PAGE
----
Tuesday, September 18, 2012

The Actual Protests at the American Embassy

Let me begin this post by saying I sometimes don't follow rules.I've already blogged about the protests and let everyone know everything here is great. So here's the story about how I actually saw the protests. Three of us began our adventure downtown. We didn't plan on just strolling into the protest. We wanted to see at what safe distance could we actually witness history happening. Trust, it was a planned approach.

Our original plan was to go to the roof of the Ramses Hilton, a couple of blocks away from Tahrir Square, to see if we could see the protests. The rooftop restaurant on the top floor didn't open for a couple hours, so we decided to just walk around and see what we could find. As we were walking towards the Egyptian Museum, I could see a large crowd of protesters waving flags. We decided to walk around the museum and change our course around the square towards the Nile. As we were turning the corner, a guy stopped us and asked if we spoke English. He basically explained the safe places to walk around and gave us a stopping point where we shouldn't walk past.

 While we were walking towards the crowds of people, there were some people leaving the protest. Some of the men had surgical masks on to shield themselves from tear gas. It was very intimidating to know that a couple hundred feet away people were protesting the American Embassy. So we were walking towards the protest, when we were stopped by a group of men. They signaled to us to turn around. With a wave of a hand and a shake of the head, we knew we had to listen. It really meant a lot to me that these people wanted to prevent us from walking into an unsafe situation.

I wrote the previous blog post on the protests the night I went downtown.I didn't want my father hearing about my little adventure on my blog, so this post had to wait until after that skype conversation. I could blog about the protests, but I had only seen what everyone in America had seen on television. I wasn't trying to get hurt, but I wanted to witness history from a reasonable distant. There were students who voluntarily went to the protests and students who had the misfortune in getting caught in the protests on the first day. I spoke with some of the students who got stuck in the protest, and they said some people said some mean things to them. That was it. No one was hurt. Those guys who warned us on the street didn't want to see us get hurt. The people of Cairo have really impressed me with their kindness and hospitality. I never expected anything less, but people are people.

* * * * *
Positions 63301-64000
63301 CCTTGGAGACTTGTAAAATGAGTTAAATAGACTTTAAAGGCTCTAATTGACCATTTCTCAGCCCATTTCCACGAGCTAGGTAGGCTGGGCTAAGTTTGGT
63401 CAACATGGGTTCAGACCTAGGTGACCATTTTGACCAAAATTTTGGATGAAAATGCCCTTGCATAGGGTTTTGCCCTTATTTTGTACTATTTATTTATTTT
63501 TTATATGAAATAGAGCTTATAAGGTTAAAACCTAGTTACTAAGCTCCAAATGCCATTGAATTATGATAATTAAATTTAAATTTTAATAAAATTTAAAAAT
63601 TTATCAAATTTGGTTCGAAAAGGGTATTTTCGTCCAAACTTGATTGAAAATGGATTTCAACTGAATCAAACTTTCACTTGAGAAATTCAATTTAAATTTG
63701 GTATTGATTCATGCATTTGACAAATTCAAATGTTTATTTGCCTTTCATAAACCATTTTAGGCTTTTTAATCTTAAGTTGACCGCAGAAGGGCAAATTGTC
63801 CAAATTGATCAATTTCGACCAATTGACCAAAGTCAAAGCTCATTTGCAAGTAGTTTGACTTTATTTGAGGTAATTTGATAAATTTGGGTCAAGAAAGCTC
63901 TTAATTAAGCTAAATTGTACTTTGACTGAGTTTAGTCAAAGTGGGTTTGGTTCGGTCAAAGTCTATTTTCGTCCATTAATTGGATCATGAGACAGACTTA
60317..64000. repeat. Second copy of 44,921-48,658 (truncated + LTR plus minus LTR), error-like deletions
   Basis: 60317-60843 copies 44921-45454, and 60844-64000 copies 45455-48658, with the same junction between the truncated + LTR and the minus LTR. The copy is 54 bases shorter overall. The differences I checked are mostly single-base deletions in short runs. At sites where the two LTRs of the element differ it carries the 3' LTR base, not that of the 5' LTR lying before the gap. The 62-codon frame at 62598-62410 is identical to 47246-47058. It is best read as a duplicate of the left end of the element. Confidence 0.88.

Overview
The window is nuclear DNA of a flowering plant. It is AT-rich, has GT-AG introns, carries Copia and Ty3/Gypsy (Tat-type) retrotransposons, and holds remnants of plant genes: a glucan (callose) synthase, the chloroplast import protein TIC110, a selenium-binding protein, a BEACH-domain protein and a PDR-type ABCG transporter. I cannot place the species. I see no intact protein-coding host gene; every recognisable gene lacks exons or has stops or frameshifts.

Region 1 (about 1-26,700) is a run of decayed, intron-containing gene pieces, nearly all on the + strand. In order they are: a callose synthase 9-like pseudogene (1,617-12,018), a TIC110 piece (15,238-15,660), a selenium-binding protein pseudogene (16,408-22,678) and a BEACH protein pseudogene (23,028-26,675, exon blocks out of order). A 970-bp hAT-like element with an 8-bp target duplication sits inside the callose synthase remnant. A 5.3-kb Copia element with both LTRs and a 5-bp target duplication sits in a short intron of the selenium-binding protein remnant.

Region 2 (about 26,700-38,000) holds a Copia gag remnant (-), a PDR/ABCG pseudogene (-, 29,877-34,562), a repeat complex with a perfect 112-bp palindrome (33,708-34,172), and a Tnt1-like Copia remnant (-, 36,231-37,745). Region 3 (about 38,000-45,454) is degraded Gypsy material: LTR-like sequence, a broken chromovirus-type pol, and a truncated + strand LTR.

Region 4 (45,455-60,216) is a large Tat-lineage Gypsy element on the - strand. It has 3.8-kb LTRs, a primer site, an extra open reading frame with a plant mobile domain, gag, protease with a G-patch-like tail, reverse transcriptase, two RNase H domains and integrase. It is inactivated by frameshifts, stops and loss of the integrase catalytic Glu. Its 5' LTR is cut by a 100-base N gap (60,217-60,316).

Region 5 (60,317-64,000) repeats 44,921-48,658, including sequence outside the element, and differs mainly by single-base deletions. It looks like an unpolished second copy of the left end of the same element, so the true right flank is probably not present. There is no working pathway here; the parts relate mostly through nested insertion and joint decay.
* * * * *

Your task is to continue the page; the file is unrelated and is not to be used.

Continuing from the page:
After we were advised to turn around, we walked to one of the bridges over the Nile to get back to Zamalek. Everything was fine. I never felt unsafe the entire time I was downtown. I had to witness my first protest in Egypt. Egyptians loved to protest. I've see three protests since I've been here: a football(soccer) protest for Ahly vs. Zamalek, the protest at the Embassy, and a protest at my school. I'll explain about the football protest and the school protest another day.

Sunday, September 16, 2012

Al-Azhar Park

Some of us went to Al-Azhar Park to watch the sunset over Cairo. Of course we didn't get a chance to see the sunset, but it was amazing. There was a big group of us that took two different cabs. Our cab driver was awesome. He got us there in no time, we didn't get lost like the other cab, and he bought us all some sugar cane drinks from a street vendor. After we arrived, we waited about 15 minutes for the other group of people in the other cab to get there. Couldn't have asked for a better cab driver!


I guess Al-Azhar is a popular place to visit in Cairo to watch the sunset after prayer. There were families and kids playing in the grass. It was a really nice place to get away from the traffic for a hour or two.


The grass is green, the air in clean, and the city is breathtaking. This will definitely be a place to visit on a regular basis. They have different food venues, including a restaurant with a man made lake (its more like a big pond).

There was a couple who just got married at the park, who were seated right next to us. It was nice to see the different families getting together at such a beautiful place for such a beautiful occasion.
 Here's the lake. It's not much, but when you live in a desert, it's pretty cool.


Saturday, September 15, 2012

Protests at the American Embassy in Cairo

So here's the post I didn't expect to do so soon, drama in Cairo and I haven't even been here for a whole month yet. Protests irrupted a couple days ago at the American Embassy in Cairo after a ridiculous trailer was released that depicted the prophet Mohammed in one of the most blatantly offensive videos I've ever seen. Listen, I'm 1000% for freedom of speech, but that movie didn't even looking entertaining. Team America was funny, but the Innocence of Muslims is a joke. You have to understand that in Islam it's wrong to depict any form of god, prophet, partner, or characteristics of god.

So the protests began. Now I can only speak about my experience in Cairo. Different things happened in different countries, people were killed, and the embassy where I would go for an emergency was surrounded by angry people. Earlier that day, before any protest happened, I was downtown a couple blocks away from Tahrir Square and the American Embassy. I had an amazing time at Khan el-Khalili and Hussein Square, drove home in a taxi through downtown, and never knew anything happened. When I got home later that night, the dorms were showing the news on CNN about the protests. I couldn't believe what I heard on television. An American Ambassador was killed in Libya. If it wasn't for the television, I would have NEVER know a protest was happening at the embassy.

Things are good here. It's a great time to be living in Egypt. People are protesting one of the most important things in this area of the world, their religion. We forget how accepting we are in the states of the freedom to offend. I'll be the first one to fight for the freedom to make fun of anything and anyone, but there are some things that are off limits to some people. It's called respect.

I've been really suprised about how well my dad has been handling the events. It makes me feel good to know when I tell my dad "don't worry I feel safe" he believes me. Although worrying is something he'll never stop doing.

Don't believe what you see on television. They show you want they want you to see. Did you see the protesters with posters that say "Islam against terrorism" and "Thugs and killers don't represent Benghazi or Islam"? Of course not. Everything has calmed down here around the embassy and the protests have stopped. Thanks for all the concern everyone showed. Cairo has been great to me so far and the people are even better.